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Jack Smith’s World of Camp

TIMES STAFF WRITER

Filmforum’s major retrospective “Jack Smith and His Secret Flix” continues Friday at 8 p.m. at the Art Center College of Design, 1700 Lida St., Pasadena, with “No President” preceded by three shorts. The program will be repeated Sunday at 7 p.m. at LACE, 6522 Hollywood Blvd.

Opening the evening is the five-minute “Song for Rent” (1968-69), in which Smith appeared as Rose Courtyard, a decrepit entertainer in bright red elaborate Madwoman of Chaillot finery pawing over her scrapbook as we hear first Ethel Merman and then Kate Smith singing “God Bless America” on the soundtrack. The sense that Rose represents a decaying, exploited--and exploiting--United States sets the tone for this group of films, in which drag queens (not all of them male) have turned themselves into exquisite, bespangled and bizarre works of art who strike poses while Smith strikes political sparks.

As usual, Smith creates artificial paradises out of detritus in the seedy basements and lofts in which he lived. As usual, too, pacing is nothing to Smith, who verges on the static; for him camp sensibility is everything. Smith had a passion for and a knowledge of old Hollywood movies and evokes both the grandeur and pretentiousness of the silent cinema, much as Billy Wilder did with his creation of Norma Desmond, and Smith had an abiding love for Maria Montez Technicolor epics of the ‘40s. The 15-minute “Reefers of Technicolor Island,” with a water-filled bathtub representing the South Seas, is an experiment in gorgeous color in which various orchidaceous creatures loll about while we hear old Hawaiian pop songs on the soundtrack.

According to underground filmmaker-historian Jonas Mekas, Smith was no fan of Yvonne De Carlo, considering her a second-rate Maria Montez. (Actually, De Carlo is a versatile actress with a notable career in film, stage and TV.) In any event, Smith cast himself as a goateed auteur, clad in a fake leopard-skin jumpsuit, a celebrity granting his fans an audience in the 30-minute “I Was a Male Yvonne De Carlo” (1968-70s), filmed in his derelict loft. Gradually, his drag fans, who look like iridescent fish in an aquarium, create their own mini-dramas, silent movie-style; we hear snatches of an old record giving instructions in the tango, a visit of the Lady in Black to Valentino’s crypt and footage of an old theater undergoing demolition.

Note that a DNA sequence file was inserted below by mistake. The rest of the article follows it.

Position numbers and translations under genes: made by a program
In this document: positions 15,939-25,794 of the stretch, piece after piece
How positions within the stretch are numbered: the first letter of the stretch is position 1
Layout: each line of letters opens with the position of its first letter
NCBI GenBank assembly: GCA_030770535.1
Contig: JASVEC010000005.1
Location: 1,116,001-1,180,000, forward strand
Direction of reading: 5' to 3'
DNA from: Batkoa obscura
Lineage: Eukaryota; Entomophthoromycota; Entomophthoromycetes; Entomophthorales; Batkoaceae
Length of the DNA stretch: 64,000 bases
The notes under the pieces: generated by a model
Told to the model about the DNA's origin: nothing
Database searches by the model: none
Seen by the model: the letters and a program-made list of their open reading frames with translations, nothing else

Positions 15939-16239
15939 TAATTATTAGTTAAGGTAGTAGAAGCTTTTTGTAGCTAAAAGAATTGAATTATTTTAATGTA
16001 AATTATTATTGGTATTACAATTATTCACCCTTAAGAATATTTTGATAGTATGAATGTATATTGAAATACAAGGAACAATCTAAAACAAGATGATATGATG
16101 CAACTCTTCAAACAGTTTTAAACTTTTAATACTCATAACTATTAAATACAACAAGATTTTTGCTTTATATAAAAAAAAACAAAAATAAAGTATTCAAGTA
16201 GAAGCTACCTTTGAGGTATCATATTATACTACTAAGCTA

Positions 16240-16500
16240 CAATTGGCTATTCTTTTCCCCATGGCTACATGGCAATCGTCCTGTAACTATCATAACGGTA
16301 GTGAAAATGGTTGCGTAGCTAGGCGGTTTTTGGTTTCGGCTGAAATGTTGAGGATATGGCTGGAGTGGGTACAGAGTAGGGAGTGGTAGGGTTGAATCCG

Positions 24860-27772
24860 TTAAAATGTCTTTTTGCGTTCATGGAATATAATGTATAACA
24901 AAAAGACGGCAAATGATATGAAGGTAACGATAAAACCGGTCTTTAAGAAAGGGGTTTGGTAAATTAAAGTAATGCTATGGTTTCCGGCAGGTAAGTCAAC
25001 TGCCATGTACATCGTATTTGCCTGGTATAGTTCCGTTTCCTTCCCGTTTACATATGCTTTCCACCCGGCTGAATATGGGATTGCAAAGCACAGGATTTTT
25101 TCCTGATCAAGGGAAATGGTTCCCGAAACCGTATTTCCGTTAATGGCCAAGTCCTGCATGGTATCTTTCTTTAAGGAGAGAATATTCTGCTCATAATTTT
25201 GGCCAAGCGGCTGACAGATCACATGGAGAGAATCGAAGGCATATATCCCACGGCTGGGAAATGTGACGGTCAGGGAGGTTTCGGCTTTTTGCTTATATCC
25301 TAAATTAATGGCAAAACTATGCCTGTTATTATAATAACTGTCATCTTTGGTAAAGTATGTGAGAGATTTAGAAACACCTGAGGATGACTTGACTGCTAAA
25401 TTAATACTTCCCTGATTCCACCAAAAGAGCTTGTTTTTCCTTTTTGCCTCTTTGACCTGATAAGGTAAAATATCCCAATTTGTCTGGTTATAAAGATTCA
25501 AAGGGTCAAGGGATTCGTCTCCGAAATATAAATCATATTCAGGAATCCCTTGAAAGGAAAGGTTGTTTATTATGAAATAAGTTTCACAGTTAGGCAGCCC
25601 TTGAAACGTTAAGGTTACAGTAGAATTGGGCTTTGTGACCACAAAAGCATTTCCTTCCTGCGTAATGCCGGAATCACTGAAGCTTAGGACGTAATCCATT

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With the 50-minute “No President” (1967-70), Smith drew upon a trove of campaign footage from Wendell Willkie’s 1940 run for president on the Republican ticket. It imagines that Willkie was abducted out of his crib by a pirate and later auctioned off at a slave market in a scene said to be modeled on that 1942 Maria Montez-starrer “Arabian Nights.”

Typically, there are lots of drag poseurs, some of them presented as if modeling for a Vogue cover of the Diana Vreeland era--the kind with natives in the background. The curious juxtaposition of Willkie, prototypical Midwestern square-shooter, with languid drag tableaux has to do with a question Smith posed anarchically in a flier for a screening of his film: “If one knew what one expected of one’s president, one wouldn’t need a president, would one?” (213) 466-FILM.

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The American Cinematheque’s “Jean-Pierre Melville and the French Crime Film” reprises some Melville favorites along with some notable underworld movies by his contemporaries. The five-weekend series, running through July 11 at Raleigh Studios, 5300 Melrose Ave., begins Friday at 7:15 p.m. with the virtually unknown 1959 “Classe Tout Risque” (Consider All Risks), directed by Claude Sautet--in only his second film--and adapted from a novel by famed French crime fiction writer Jose Giovanni, who will be present.

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There’s a classic feel to this swift, unpretentious picture that stars Lino Ventura as a gangster on the wanted list forced out of his long Italian exile by diminishing funds. His idea is to go to America with his wife and two small sons, but first he goes back to France to reconnoiter only to find the old friends, grown rich on his largesse, most uncomfortable about helping him. They do dispatch rising gangster Jean-Paul Belmondo, with whom Ventura develops a solid rapport of mutual respect.